College Hockey:
Gilbert Nets Winner To Give Wisconsin NCAA Title No. 6

— A risk-taking defenseman, an opportunistic forward, and 17,000-plus screaming fans clad in Badger red and white all spelled the formula for bringing the national championship back to Wisconsin.

Courtesy of a power-play goal with 9:32 remaining from the stick of defenseman Tom Gilbert, the Wisconsin Badgers captured their first national championship since 1990 and the sixth in school history, defeating Boston College, 2-1, Saturday night at the Bradley Center.

The winning goal came off a perfect tic-tac-toe passing play with a man-advantage in which Gilbert pinched from his position at the right point to the slot.

Robbie Earl (l.) climbs out of the net after tying the game at 1 in the second period. Earl, who scored three goals in two games, was the Frozen Four Most Outstanding Player (photo: Melissa Wade).

Robbie Earl (l.) climbs out of the net after tying the game at 1 in the second period. Earl, who scored three goals in two games, was the Frozen Four Most Outstanding Player (photo: Melissa Wade).

With no one standing between Gilbert and BC goaltender Cory Schneider, the defenseman ripped off a hard wrist shot about 18 inches off the ice that found space just above the right pad of the sophomore goaltender, sending one of the most raucous crowds in Frozen Four history into pandemonium.

“I’m an offensive defenseman,” said Gilbert when asked why he decided to take the chance and pinch on the play. “Coach gives me some leeway because I have the right judgment.”

“It comes down to trust,” said Wisconsin coach Mike Eaves, who has now won the national title for Wisconsin as both a coach and player (1977). “You want good players to play to their strengths. One of Tom’s strengths is his offensive feel.”

Gilbert’s goal was the only power-play tally in the game. Wisconsin scored once in eight attempts, while Boston College was 0-for-4. It also completed a comeback for the Badgers, something that the team hasn’t necessarily been known for this year.

Wisconsin fell behind early in the game. Boston College, despite being dominated much of the first frame, got on the board first when fourth-line center Pat Gannon lifted a backhand shot over the left shoulder of Wisconsin netminder Brian Elliott (22 saves).

The goal quieted a Badger crowd that had been celebrating everything from hits to shots to saves from minute one. It could not, though, stop the Badgers from continuing to pressure Schneider (37 saves), who faced and stopped 17 shots in the opening period, the most in the opening period of a championship game since St. Lawrence put 20 shots on goal in 1988.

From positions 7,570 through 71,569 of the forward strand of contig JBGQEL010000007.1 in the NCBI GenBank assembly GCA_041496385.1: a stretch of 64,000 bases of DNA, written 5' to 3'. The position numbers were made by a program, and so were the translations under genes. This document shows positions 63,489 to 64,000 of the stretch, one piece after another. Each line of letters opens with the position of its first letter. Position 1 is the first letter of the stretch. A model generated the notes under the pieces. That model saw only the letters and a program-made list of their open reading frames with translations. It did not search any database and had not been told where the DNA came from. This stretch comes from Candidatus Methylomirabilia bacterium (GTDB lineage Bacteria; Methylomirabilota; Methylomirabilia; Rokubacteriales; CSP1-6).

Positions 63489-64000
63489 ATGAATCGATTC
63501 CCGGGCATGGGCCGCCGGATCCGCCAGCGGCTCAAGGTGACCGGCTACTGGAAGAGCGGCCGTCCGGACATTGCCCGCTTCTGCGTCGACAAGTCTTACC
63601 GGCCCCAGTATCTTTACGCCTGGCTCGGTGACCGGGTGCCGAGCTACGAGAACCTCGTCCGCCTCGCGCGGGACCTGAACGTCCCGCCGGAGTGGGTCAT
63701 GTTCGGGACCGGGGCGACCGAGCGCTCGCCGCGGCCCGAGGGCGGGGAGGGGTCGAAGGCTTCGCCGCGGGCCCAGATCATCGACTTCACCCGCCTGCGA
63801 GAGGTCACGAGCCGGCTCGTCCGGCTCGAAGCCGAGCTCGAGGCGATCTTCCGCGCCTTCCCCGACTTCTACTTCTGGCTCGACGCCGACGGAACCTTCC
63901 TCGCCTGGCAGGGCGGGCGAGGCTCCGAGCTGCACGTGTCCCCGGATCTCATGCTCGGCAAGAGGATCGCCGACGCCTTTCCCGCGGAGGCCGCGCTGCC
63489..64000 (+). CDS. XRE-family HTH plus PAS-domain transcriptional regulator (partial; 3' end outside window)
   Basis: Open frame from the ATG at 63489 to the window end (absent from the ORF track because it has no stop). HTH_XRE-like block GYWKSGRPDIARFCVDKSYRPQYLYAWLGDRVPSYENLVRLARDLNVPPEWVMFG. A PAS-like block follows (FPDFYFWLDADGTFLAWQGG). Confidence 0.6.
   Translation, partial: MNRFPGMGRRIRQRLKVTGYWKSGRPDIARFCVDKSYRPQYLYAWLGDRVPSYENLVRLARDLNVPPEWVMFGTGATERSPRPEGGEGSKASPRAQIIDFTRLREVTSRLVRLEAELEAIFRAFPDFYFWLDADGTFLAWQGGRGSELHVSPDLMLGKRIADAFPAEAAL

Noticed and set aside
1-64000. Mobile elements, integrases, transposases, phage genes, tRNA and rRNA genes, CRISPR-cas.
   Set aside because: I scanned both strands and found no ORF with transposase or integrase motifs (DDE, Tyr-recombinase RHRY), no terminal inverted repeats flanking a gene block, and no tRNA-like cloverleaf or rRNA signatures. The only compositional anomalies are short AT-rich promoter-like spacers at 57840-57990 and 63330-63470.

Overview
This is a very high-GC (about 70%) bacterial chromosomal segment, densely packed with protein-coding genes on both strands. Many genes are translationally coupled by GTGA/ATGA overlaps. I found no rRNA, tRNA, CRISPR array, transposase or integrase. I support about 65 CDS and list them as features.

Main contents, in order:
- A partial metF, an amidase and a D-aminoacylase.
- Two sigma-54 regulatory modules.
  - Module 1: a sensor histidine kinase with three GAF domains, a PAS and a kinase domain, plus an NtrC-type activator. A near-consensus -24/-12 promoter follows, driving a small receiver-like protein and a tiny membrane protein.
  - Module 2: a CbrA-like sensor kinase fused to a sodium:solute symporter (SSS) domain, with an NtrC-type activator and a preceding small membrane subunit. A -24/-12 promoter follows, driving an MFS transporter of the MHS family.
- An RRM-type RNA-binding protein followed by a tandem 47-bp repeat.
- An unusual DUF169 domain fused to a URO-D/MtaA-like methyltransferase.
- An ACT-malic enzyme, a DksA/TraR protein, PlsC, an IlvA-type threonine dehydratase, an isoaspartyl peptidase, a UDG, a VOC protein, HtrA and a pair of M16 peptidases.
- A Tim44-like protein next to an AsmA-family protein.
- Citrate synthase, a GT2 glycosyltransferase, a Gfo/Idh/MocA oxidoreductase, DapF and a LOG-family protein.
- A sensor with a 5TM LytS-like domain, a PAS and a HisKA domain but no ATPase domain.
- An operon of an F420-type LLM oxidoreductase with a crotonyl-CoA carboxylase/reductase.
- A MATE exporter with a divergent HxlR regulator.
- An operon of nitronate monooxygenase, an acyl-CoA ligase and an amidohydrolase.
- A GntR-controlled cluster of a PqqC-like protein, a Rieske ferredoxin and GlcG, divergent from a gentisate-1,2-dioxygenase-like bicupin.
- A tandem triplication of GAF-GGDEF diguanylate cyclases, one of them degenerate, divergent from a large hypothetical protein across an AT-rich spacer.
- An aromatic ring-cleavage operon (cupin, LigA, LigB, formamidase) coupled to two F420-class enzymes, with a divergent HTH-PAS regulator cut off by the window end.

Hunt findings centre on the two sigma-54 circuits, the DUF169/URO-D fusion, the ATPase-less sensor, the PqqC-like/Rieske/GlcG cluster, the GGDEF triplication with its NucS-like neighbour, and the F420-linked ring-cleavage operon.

In the second, the offensive onslaught of Wisconsin finally paid off. Robbie Earl, who was named Most Outstanding Player of the Frozen Four, finished off an Adam Burish pass at the goalmouth just 1:17 into the frame to even the game.

The goal, said Earl, was a bit opportunistic, as just seconds earlier he was trying to leave the ice after being leveled at center ice by a Chris Collins hip check.

“I got upended in the neutral zone and hurt my shoulder a bit,” said Earl. “I was actually heading off to the bench and saw the puck turn over to Joe Pavelski, so I decided to take a chance and go to the net.”

“I think it was a situation where he was heading off and then realized he didn’t feel that bad and we were going on offense,” said Eaves of Earl’s decision. “He did the hard thing, though, and that’s go to the net.”

With Earl’s decision paying dividends, the game was knotted and the Wisconsin offense was ready to roll.

The only issue, though, was that Schneider stood in the way and was in the middle of one of the best performances of his career.

Minutes later, Schneider robbed both Pavelski from the left faceoff dot and Earl from the opposite side of the ice on the power play. Even when Schneider was beat by a Jack Skille shot with 3:20 left in the second, the crossbar was there to help him out.

BC coach Jerry York said that heading into the third period deadlocked at 1 actually played perfectly into his club’s game plan.

“We got just what we wanted here,” said York. “We had a 20-minute hockey game in a very tough place to play.”

That game plan, though, was ruined in the final 20 minutes. Wisconsin’s offense pushed even harder than the first two periods, outshooting BC, 11-4, in the closing period and 39-23 on the game.

It was that dominance that drew four Boston College penalties in the frame, and that led to Gilbert’s goal.

Still, even seeming down and out, the Eagles had their chance. Despite being unable to pull Schneider for an extra attacker until 25 seconds remained in regulation, the Eagles got two clean shots off, the second a Peter Harrold wrister with 1.8 seconds remaining that deflected off a stick in front of Elliott and struck the right post.

In fact, instant replay was used after the final buzzer to confirm that the puck had indeed hit the post and not gone in, delaying the Wisconsin celebration by a couple of minutes.

“Playing for the national championship with 10 seconds left, you’re going to throw the kitchen sink at them, and that’s what we did,” said Harrold.

The loss marks the end of a stellar run for the Eagles, a team that nearly didn’t even qualify for the national tournament. Still, there’s little consolation for the BC seniors who will end their career with two trips to the Frozen Four, yet no national title.

Wisconsin, meanwhile, was able not only to bring home a national title for the first time in 16 years, but to do it in front of a home crowd.

“It was truly amazing [playing in front of a home crowd],” said Eaves. “Our kids talked about it. They wanted to give the crowd a reason to cheer.”

With a national championship in hand, this Wisconsin crowd will have plenty of reason to cheer for quite a long time.

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